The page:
Bitachon Bytes, Chayei Sara
By Rabbi Zalman Goldberg

In his effort to find a burial place for Sarah, Avraham wound up paying a very high price for the M’aras HaMachpella. He didn’t have many choices, and Sarah needed k’vura right away, so Avraham bought it. In a similar scenario, when Yaakov Avinu was on the way back from Lavan’s house1, returning to his father after more than three decades of absence, he sojourned in Sh’chem for a while. The property that he bought for his family to use while in Sh’chem also cost him a pretty penny.

When Moshe Rabbeinu complained to Hashem2 about the worsening of Galus Mitzrayim, Hashem responded that the Avos also had difficulties but they did not complain. Even to think, “Why is Hashem doing this?’’ they did not do. Hashem told Moshe Rabbeinu that when Avraham Avinu had to pay an exorbitant fee for a makom k’vura, he didn’t complain, and neither did Yaakov Avinu when real estate in Sh’chem skyrocketed.
There is a general Bitachon message here: the cost of any item, no matter how mundane, is ordained and determined by Hashem. If it’s absolutely a necessity, purchase it. But to complain or grumble due to the unexpected price is contrary to true Bitachon in Hashem. The same goes for a mitzvah and even a hiddur mitzvah. If an occasion arises that the mitzvah is overpriced, to complain is for sure inappropriate.
Reb Meir Rephoels was once traveling3 on his wagon and one of his tzitzis strings ripped, possibly rendering it pasul. He immediately instructed the wagon driver to stop the wagon until he would procure new tzitzis strings. Suddenly, in the distance he saw a peddler walking with a sack full of goods on his back. Yelling uncharacteristically at the top of his lungs to catch the peddler’s attention, he succeeded and when the peddler reached him, Reb Meir asked him if there were tzitzis strings among his wares.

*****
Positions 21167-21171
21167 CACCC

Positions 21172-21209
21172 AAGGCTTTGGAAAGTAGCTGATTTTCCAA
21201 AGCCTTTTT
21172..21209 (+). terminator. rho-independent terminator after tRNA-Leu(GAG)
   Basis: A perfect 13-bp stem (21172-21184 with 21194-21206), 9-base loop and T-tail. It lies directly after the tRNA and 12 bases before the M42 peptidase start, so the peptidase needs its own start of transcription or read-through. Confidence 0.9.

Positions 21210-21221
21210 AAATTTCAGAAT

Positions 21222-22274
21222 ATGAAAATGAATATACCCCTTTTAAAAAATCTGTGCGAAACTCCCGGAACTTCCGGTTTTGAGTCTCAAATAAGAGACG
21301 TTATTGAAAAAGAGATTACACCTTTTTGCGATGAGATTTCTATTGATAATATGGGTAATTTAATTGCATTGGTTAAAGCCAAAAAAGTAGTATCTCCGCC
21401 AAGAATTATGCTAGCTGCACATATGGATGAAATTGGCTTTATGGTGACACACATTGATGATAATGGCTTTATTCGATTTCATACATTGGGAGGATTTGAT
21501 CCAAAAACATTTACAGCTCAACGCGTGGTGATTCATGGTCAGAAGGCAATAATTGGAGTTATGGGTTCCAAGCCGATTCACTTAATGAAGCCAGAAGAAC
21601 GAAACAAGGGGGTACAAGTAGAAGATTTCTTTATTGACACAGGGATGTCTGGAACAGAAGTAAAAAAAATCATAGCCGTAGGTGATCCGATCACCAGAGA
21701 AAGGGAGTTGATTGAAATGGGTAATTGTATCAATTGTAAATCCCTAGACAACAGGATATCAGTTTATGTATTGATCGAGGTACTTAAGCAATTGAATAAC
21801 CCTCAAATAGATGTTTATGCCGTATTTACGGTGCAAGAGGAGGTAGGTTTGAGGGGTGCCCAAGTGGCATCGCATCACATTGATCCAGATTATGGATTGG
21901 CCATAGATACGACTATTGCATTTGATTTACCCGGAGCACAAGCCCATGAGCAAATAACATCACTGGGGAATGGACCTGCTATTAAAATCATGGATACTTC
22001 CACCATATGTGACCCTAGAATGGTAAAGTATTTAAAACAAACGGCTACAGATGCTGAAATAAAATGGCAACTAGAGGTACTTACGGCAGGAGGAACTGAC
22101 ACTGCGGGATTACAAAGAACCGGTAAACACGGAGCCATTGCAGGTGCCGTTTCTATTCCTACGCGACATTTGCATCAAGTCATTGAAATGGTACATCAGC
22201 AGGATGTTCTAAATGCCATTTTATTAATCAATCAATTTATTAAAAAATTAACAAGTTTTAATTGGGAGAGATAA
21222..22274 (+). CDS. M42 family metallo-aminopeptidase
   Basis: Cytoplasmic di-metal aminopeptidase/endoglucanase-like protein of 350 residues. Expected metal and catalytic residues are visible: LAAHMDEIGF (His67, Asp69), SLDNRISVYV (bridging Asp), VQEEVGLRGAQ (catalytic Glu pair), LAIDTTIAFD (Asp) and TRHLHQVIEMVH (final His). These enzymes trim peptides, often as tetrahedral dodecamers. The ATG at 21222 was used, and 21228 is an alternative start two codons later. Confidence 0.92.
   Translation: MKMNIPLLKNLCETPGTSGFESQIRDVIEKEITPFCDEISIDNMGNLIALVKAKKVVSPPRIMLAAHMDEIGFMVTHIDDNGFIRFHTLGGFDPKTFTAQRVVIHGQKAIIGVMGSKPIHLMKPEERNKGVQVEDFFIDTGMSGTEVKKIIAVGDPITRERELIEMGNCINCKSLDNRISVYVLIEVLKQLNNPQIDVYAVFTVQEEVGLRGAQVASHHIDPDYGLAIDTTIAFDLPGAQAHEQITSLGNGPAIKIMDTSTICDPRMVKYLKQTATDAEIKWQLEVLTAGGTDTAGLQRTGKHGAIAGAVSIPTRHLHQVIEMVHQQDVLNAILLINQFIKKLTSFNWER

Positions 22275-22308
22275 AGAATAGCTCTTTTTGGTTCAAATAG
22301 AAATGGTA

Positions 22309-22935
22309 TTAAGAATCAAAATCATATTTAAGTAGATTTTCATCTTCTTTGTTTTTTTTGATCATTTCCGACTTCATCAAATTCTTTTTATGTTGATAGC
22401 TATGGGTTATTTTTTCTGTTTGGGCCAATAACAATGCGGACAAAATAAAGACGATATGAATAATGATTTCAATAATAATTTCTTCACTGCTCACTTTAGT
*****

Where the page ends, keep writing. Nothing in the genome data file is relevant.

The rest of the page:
“I do have,” replied the peddler, “but I am rushing to get to the next town before sundown so I don’t have time to search for a single string.”
“Alright,” said Reb Meir, “I will purchase an entire package of strings to make it more worth your while.”
“But I still have to rummage through the whole pack to find the tzitzis and that will take too much time.”
“In that case, I will buy all of your merchandise – the entire pack.”
Reb Meir bought all of the peddler’s wares for a considerable sum. He extracted one string of tzitzis from the pack, repaired his tzitzis, and continued on his way. A while later, Reb Meir found himself in the presence of his Rebbe, the Alter Rebbe. Upon his entrance, the Alter Rebbe pulled out an envelope with money – the same amount of money Reb Meir had spent on the peddler’s sack to obtain one tzitzis string – and handed it to Reb Meir, saying, “Eliyahu HaNavi came to test you, to see if you were ready to spend a lot of money in order to do the mitzvah properly.”
The lesson for us is that Hashem is in charge; if something necessary seems expensive, we shouldn’t worry or be concerned; rather we should rely on Hashem’s decision that the price is correct. Especially when it comes to mitzvos, we should be prepared to go the extra dollar to fulfill the mitzvah properly. That shows a strong bond with Hashem, to the extent that His Mitzvos are more important than my money.
Rabbi Zalman Goldberg is a well sought after speaker and lecturer on Chassidic thought. His writings and recordings on the topic of Bitachon can be accessed at

1) פרשת וישלח פרק ל”ג סוק י”ח-י”ט.
2) סוף פרשת שמות.
3) אוצר סיפורי חב”ד עמ’ ט”ו.

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